Resident Evil 7: Biohazard is the first main entry in the celebrated franchise since 2012’s Resident Evil 6, and promises a return to the survival horror roots of the first games in the series. Let’s see how scared we ended up getting while playing with the PS4 version of the game.
For a long time, not too much was known about how Resident Evil 7 would turn out. Demos were released and we even got some hands on time with Capcom at E3 and Gamescom, but what we saw were always playable ‘found footage’ segments and Capcom kept saying they weren’t revealing much about the main game yet – sticking to the virtual contents of virtual in-game VHS tapes instead. The demos were great, and luckily it turns out that they weren’t trying to hide a merely so-so main game with them – let’s just assume it was a way to build up suspense.
It would be fitting if that were Capcom’s tactic, because suspense is definitely a key ingredient in Resident Evil 7. There is a constant dark and brooding atmosphere, which makes the game scary even when there’s nothing directly going on. Of course there are sections where you’re being hunted and those are heart-pounding in and of themselves, but the real brilliance lies in portions where you stare at an open door or down a staircase and feel afraid to step forward. That’s the kind of experience that Resident Evil 7 delivers.
This is of course especially true when playing the game using Playstation VR. Resident Evil 7 plays out in a first person perspective, and VR is the difference between telling a character to go into a dark room and venturing there yourself. Playing with a regular TV allows you to detach yourself from the protagonist somewhat, but in virtual reality that detachment fades away and it feels like it’s YOU who will suffer the consequences. The game offers a variety of control methods to accommodate VR as well, including step-based turning as well as smooth turning – I recommend the latter, although I have to admit I have a very high tolerance for VR-induced motion sickness. Needless to say at this point, VR is the best way to play Resident Evil 7 – it’s a landmark achievement for Playstation VR and exactly what the platform needed now that the initial wave of VR titles is behind us.
The game itself – which content-wise is the same no matter how you play it – starts off in a very cinematic manner. The first hour or so is meant to draw you in, set the stage and make you familiar with the game’s controls. Even though it’s a tutorial of sorts, the game definitely doesn’t ease you into the horrors that will come later – Resident Evil 7 provides an unsettling atmosphere from the get-go. After a while, you’ll see more and more ‘traditional’ aspects of a Resident Evil game come up – collecting and managing herbs in your inventory to help you heal, and making sure you have plenty of ammo and don’t run out of space in your (current) backpack. This aspect is much more prominent here than it has been in the past few games, where plenty of ammo was nearly always available. Limited ammo just reinforces the shift from an emphasis on action and firefights to an emphasis on imminent danger and an eerie and foreboding atmosphere.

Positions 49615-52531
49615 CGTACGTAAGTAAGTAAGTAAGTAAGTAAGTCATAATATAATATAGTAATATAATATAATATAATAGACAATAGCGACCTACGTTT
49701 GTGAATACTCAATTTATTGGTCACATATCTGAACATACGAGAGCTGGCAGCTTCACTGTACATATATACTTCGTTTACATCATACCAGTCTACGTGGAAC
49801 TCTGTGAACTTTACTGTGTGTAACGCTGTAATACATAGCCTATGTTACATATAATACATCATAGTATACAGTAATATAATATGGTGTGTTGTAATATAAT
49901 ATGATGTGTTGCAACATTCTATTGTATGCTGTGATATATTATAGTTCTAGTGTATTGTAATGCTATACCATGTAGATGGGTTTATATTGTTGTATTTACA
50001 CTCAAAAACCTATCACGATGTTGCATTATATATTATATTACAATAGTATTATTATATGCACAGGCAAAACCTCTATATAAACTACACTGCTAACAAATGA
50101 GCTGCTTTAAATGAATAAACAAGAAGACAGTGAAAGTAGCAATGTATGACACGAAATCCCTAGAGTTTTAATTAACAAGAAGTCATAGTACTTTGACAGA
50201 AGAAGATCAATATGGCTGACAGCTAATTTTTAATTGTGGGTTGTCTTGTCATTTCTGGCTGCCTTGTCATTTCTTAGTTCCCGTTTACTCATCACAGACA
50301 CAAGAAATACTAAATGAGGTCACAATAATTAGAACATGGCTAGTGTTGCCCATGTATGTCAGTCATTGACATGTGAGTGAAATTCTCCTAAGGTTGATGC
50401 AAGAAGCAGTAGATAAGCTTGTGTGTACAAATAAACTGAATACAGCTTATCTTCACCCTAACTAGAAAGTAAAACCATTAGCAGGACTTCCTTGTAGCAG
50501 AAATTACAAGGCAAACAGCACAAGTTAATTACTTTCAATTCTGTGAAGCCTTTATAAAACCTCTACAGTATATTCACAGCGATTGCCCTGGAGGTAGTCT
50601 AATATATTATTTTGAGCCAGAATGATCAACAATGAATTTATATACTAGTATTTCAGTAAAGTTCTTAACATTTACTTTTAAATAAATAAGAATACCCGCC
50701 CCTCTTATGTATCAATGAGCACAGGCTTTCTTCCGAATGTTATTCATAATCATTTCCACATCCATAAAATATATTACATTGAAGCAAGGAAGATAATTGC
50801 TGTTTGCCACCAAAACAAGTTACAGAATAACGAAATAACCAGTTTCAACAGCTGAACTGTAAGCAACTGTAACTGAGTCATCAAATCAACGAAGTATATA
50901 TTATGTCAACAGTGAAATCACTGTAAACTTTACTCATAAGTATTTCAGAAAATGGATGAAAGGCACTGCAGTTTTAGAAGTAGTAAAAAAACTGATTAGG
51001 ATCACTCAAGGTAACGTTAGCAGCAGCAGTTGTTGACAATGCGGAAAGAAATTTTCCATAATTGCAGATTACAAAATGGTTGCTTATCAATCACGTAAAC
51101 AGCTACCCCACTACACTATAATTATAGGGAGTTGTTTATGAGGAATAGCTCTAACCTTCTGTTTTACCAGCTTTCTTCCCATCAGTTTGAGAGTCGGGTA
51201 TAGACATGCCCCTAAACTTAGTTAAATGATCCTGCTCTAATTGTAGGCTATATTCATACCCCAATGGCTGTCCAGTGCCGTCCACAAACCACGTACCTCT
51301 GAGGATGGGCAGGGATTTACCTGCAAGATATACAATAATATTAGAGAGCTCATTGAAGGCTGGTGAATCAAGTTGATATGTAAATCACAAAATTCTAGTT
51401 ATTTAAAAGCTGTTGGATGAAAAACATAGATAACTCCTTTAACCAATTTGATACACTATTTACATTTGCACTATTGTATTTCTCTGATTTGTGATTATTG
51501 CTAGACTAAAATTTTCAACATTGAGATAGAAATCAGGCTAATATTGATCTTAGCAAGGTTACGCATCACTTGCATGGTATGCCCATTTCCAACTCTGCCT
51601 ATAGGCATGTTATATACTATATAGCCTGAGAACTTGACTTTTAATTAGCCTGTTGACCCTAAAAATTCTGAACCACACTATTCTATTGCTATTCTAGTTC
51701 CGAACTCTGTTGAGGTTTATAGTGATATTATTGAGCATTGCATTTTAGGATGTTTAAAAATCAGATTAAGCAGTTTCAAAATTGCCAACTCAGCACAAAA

Aside from creeping around dark places, Resident Evil 7 also features a healthy dose of puzzles – often revolving around doing things in a specific order or through specific timing. These puzzles are frequently part of a situation where time is of the essence as well, because you’re also trying to not get caught or at least get the sensation that you’re not alone. To help with puzzle solutions you can also refer to the aforementioned VHS tapes that were used in Capcom’s demos as well. These “found footage” fragments are fully playable, and represent flashbacks of what happened in the past. Aside from being very well done and a must-play (even though they are optional), they very often also reveal more about the situation you’re currently in – and might give you a clue as to a means of moving forward.
Resident Evil 7 is a wonderful first person horror adventure. There are jump scares to be found, but the real terror lies in the atmosphere that has been expertly crafted through a stellar audiovisual package that holds up really well when playing in VR mode as well. Once you complete the story you can go back for collectibles or play a “madhouse” version of the game that shifts different portions of the story around as well, though the experience will of course be less scary the more you play it. There is more DLC coming in a season pass, but I’m never a fan of that format for a game like this. DLC for a game you’re still actively playing after a few months is wonderful, but a story-driven campaign just isn’t that kind of game. It almost makes me wish I had waited for the full package instead, but at the same time I’m glad I got to play this excellent re-imagining of Resident Evil – one of the more memorable experiences in years and an absolute must-have for anyone with a Playstation VR headset.